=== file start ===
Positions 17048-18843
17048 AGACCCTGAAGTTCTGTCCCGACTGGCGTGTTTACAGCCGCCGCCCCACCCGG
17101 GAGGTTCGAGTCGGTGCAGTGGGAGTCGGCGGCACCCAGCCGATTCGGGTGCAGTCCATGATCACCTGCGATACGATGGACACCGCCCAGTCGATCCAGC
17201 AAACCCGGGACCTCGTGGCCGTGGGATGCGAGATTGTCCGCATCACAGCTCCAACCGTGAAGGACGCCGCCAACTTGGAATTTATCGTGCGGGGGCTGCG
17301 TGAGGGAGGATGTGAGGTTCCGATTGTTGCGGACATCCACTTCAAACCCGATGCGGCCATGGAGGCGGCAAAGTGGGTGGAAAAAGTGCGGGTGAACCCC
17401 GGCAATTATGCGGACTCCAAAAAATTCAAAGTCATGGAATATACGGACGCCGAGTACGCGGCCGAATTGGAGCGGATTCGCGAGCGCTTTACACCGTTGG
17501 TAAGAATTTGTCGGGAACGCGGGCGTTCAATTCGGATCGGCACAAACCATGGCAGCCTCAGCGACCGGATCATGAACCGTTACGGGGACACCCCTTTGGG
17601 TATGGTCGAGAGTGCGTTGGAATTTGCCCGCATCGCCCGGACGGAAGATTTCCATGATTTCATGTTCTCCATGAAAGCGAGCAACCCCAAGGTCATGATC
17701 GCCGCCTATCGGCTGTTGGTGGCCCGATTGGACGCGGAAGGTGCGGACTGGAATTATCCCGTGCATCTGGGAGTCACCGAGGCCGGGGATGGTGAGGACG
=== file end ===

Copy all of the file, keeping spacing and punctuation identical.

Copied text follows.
Positions 17048-18843
17048 AGACCCTGAAGTTCTGTCCCGACTGGCGTGTTTACAGCCGCCGCCCCACCCGG
17101 GAGGTTCGAGTCGGTGCAGTGGGAGTCGGCGGCACCCAGCCGATTCGGGTGCAGTCCATGATCACCTGCGATACGATGGACACCGCCCAGTCGATCCAGC
17201 AAACCCGGGACCTCGTGGCCGTGGGATGCGAGATTGTCCGCATCACAGCTCCAACCGTGAAGGACGCCGCCAACTTGGAATTTATCGTGCGGGGGCTGCG
17301 TGAGGGAGGATGTGAGGTTCCGATTGTTGCGGACATCCACTTCAAACCCGATGCGGCCATGGAGGCGGCAAAGTGGGTGGAAAAAGTGCGGGTGAACCCC
17401 GGCAATTATGCGGACTCCAAAAAATTCAAAGTCATGGAATATACGGACGCCGAGTACGCGGCCGAATTGGAGCGGATTCGCGAGCGCTTTACACCGTTGG
17501 TAAGAATTTGTCGGGAACGCGGGCGTTCAATTCGGATCGGCACAAACCATGGCAGCCTCAGCGACCGGATCATGAACCGTTACGGGGACACCCCTTTGGG
17601 TATGGTCGAGAGTGCGTTGGAATTTGCCCGCATCGCCCGGACGGAAGATTTCCATGATTTCATGTTCTCCATGAAAGCGAGCAACCCCAAGGTCATGATC
17701 GCCGCCTATCGGCTGTTGGTGGCCCGATTGGACGCGGAAGGTGCGGACTGGAATTATCCCGTGCATCTGGGAGTCACCGAGGCCGGGGATGGTGAGGACG